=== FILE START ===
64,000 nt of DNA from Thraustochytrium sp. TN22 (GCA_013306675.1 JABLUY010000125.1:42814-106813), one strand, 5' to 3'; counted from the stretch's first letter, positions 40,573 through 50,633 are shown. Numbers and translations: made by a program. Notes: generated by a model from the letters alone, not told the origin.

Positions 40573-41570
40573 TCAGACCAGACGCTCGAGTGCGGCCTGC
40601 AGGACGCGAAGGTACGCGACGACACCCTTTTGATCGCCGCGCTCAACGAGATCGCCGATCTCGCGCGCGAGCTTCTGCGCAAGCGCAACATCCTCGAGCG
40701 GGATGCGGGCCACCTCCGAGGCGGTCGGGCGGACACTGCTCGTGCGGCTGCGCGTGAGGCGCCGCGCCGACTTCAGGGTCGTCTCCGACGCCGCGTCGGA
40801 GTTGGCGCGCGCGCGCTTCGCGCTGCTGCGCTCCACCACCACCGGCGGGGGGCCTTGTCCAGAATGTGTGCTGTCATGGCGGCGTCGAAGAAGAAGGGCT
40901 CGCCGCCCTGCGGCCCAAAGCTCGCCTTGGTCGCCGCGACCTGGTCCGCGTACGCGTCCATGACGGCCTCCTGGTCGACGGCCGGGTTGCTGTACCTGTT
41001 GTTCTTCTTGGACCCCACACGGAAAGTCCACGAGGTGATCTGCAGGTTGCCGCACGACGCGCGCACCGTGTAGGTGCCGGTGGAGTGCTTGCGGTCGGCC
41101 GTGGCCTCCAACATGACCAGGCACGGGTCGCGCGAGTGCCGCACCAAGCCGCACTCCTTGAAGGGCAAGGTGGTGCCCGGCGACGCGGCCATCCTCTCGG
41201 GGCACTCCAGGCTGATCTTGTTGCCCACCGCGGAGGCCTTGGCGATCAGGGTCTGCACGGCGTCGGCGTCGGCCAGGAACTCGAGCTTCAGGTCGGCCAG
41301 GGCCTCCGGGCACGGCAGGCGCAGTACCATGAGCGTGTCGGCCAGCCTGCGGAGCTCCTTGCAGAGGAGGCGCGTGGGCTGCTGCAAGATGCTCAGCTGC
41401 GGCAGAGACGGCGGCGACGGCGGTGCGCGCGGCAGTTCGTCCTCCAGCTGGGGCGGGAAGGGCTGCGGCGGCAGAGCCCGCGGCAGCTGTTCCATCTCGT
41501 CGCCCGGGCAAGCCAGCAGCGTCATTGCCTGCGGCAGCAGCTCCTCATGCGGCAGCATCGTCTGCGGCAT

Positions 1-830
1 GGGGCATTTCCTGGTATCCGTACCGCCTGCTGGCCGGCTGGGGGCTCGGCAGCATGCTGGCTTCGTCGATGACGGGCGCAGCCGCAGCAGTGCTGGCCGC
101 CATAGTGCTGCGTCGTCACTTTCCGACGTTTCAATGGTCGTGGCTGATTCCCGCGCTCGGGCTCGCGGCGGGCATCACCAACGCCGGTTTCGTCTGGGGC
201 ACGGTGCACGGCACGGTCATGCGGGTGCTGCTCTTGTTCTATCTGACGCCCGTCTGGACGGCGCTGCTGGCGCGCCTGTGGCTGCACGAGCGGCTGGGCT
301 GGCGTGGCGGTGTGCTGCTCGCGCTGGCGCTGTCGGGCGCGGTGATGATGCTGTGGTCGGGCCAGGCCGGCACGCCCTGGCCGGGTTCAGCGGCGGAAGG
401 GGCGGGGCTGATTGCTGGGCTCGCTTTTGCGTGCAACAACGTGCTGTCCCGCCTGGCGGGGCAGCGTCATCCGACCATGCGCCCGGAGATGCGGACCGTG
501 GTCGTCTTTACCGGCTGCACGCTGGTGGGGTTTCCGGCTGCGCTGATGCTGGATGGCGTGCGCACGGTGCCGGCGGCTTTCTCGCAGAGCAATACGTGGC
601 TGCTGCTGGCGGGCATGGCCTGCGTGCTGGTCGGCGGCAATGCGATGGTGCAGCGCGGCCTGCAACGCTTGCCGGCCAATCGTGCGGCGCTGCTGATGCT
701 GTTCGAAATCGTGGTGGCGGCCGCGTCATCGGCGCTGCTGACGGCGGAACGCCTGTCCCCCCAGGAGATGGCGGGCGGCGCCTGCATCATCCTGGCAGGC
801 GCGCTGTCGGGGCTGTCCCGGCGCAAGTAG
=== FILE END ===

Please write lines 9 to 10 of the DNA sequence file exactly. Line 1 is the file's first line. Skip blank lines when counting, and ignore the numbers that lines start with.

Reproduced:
41101 GTGGCCTCCAACATGACCAGGCACGGGTCGCGCGAGTGCCGCACCAAGCCGCACTCCTTGAAGGGCAAGGTGGTGCCCGGCGACGCGGCCATCCTCTCGG
41201 GGCACTCCAGGCTGATCTTGTTGCCCACCGCGGAGGCCTTGGCGATCAGGGTCTGCACGGCGTCGGCGTCGGCCAGGAACTCGAGCTTCAGGTCGGCCAG